A New Big Bore in Town
The Crosman ePCP Rogue .357!

Jim Chapman
Direct from the SHOT Show!
Crosman has released their first big bore airgun at the 2011 SHOT Show, and it is something special. With an electronic trigger, electronic and programable shot regulation, a six shot rotary magazine, and a shrouded barrel, this will be something that many predator hunters have been waiting for!!!
Monday: I got up early and headed out to Media Day at the Boulder City shooting range. This event is put on for media and the companies set up at the range to give the attendees a chance to shoot their guns and try out the other gear weíll be looking at on the exhibition floor over the next few days.

The first stop I had was at the Crosman tent, Iíve been talking to them about a new gun for months now, which I think will have a profound impact on airgun adoption by hunters, and this was the first opportunity Iíd have to shoot it. The rumors and guess work as to what this gun would be have been flying around, and it can now be talked about. The gun is in a new series called ePCP and the model is the .357 Rogue Big Bore rifle. This gun features an electronically controlled regulator, which can be programmed on the fly to optimize the gun for power or air conservation, and further can be optimized for the projectile being used. It generates between 100 Ė 250 fpe. This makes it an ideal gun for use in hunting everything from predators to hog sized game. The gun fills to an operating pressure of 3000 psi and yields 3-8 shots per fill depending on settings.

Iíve been hunting with big bore airguns for several years and have taken a lot of predators, deer, hogs, exotics, and African game with many different guns. And Iíve got some favorite in the fairly small offering of big bore gunsÖ. but there are some features Iíve missed in all these guns, such as; a reliable mulitshot version, a shrouded barrel, and a regulated gun. The Rogue has all of the features, and the idea I can go out on a coyote set without having to pack my buddy bottle, and get several shots with the same point of impact, and be able to do a fast follow up shot if needed Ö and by the way do it relatively quietly Ö.. well it doesnít get much better!

The gun has more of a tactical look than other big bores, with a pistol grip and an AR type buttstock. The buttstock and length of pull is fully adjustable. The gun is pretty big, with an over all length of 48 inches, a 25 inch barrel, and a 30 inch shroud, and a weight of 9.5 lbs.

The e in the ePCP denotes a couple interesting feature of the gun. The left side of the action has a display that presents the user interface for setting up the rifles firing characteristics. The shooter selects the weight/type of projectile, the power desire (low, medium, or high used to simplify operation), and the gun uses a pressure sensor that senses the pressure available, calculates the time the valve requires to expand the volume of air at that pressure, to drive the bullet at the desired velocity. This means that the gun will fire to the same POI over a number of shots. It also means that there is no excess air blowing out the barrel which further decreases the sound level, but Iíll cover that later.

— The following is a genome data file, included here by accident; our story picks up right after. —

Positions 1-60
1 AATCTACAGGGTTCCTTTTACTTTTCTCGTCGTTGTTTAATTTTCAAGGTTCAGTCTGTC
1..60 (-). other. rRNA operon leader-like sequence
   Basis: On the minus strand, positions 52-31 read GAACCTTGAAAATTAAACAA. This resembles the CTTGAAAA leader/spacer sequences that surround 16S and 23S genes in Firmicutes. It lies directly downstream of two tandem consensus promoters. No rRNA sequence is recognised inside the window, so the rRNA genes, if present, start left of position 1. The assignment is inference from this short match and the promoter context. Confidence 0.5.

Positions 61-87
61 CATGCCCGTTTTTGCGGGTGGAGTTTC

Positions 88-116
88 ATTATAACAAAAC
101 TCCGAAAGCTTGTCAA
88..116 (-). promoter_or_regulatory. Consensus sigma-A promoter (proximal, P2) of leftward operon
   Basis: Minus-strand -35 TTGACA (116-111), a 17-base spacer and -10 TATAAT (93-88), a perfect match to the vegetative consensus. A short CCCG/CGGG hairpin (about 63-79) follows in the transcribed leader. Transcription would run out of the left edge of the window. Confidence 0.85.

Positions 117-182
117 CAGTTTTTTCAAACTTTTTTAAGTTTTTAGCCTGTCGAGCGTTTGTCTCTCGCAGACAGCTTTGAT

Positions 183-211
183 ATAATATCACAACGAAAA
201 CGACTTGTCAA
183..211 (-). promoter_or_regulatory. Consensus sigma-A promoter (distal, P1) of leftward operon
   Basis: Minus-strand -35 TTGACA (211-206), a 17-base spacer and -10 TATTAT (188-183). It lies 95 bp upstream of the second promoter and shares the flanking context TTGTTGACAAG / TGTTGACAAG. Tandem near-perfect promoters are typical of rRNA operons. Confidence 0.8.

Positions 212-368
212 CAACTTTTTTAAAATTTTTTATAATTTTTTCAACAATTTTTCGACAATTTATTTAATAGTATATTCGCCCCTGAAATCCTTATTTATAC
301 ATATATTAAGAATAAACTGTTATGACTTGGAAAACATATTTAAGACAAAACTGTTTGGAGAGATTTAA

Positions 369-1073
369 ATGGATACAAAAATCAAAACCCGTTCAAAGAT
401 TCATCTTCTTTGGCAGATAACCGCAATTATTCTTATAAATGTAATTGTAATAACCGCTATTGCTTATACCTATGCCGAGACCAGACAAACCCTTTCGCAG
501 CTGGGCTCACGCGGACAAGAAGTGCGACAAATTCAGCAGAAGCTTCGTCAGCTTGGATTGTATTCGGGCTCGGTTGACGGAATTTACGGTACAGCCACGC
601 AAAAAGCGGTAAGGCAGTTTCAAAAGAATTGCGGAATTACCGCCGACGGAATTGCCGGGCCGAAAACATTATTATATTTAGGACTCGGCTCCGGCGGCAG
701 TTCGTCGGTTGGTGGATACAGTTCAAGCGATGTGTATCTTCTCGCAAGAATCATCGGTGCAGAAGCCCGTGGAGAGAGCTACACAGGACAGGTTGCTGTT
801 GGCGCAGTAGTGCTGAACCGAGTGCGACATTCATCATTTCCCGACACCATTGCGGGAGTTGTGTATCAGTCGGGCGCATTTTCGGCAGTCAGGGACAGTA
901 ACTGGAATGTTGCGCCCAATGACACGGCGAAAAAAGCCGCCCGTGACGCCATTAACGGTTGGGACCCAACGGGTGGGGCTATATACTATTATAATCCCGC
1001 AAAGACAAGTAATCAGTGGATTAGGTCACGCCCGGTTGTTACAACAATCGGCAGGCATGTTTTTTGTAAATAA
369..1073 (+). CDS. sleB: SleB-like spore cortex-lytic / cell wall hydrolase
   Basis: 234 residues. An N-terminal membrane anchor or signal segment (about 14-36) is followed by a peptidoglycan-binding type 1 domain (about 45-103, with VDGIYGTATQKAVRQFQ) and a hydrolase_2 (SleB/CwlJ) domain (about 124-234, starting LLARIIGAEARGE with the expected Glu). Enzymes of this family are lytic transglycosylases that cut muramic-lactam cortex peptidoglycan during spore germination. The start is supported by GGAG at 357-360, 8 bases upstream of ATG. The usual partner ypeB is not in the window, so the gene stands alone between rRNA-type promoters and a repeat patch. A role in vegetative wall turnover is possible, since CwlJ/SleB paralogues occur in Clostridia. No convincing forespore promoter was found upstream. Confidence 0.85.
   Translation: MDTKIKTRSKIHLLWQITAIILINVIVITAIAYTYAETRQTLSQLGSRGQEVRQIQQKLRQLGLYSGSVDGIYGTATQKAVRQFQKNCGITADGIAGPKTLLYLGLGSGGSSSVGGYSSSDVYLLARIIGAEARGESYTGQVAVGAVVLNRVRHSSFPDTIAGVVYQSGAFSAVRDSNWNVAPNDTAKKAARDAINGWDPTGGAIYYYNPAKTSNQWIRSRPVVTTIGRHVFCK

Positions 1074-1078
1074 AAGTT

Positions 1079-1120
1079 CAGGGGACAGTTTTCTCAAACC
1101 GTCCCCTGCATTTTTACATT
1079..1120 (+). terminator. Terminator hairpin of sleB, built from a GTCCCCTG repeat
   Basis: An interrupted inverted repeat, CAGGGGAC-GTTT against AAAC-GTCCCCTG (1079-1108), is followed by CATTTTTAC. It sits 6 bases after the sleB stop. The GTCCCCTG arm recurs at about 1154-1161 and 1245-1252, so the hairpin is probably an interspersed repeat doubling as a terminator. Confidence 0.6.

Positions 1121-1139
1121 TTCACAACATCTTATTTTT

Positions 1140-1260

The trigger is a pleasure, it is set up to break at 1.5 lb, and breaks crisp and clean. It is fully adjustable two stage, that is one of the better triggers Iíve used on a big bore airgun. But thatís the second part of the ďeĒ designation, the trigger is electronic as well and the pull weight is programmable. While the guys tell me itís a two stage, the first stage, at least in the gun I was shooting, was hardly discernable.

Shooting the gun: I shot the gun off the bench using bipod, and found it pretty comfortable to shoot. There was more interest in this gun by the mainstream media than any airgun Iíve seen in the past. I had to muscle my way in amongst mainstream writers and broadcast type to shoot the thing, but through the course of the day managed to get a fair amount of shooting time in. I found that the gun offered a good sight alignment with the scvope in medium profile rings. I was knocking the 75 yard steel plate over a 75 yards with every shot, using the 125 grain Hunter supply bullets and the 145 grain Nosler polymer tipped bullets. Shooting offhand the gun balances well, and even though it is a large gun weighing in at 9.5 lb, was not at all unwieldy. I liked the pistol grip, finding it had the ergonomics and feel of the typical tactical style rifle.

Accuracy: I didnít have the chance to do any real testing of the gun as we were shooting knockdown targets on the line. But I can say this, I hit the 4 inch diameter head section of the steel target five shots in a row without appreciable shift in the POI.

Sound: This was really one of the most impressive aspects of the gun in my opinion, the barrel shroud does its job. The discharge is slightly louder than a Marauder, but considering the output is a 145 grain slug moving around 8oo fps, this is pretty impressive. This gun was as quiet as some of my shrouded small bores.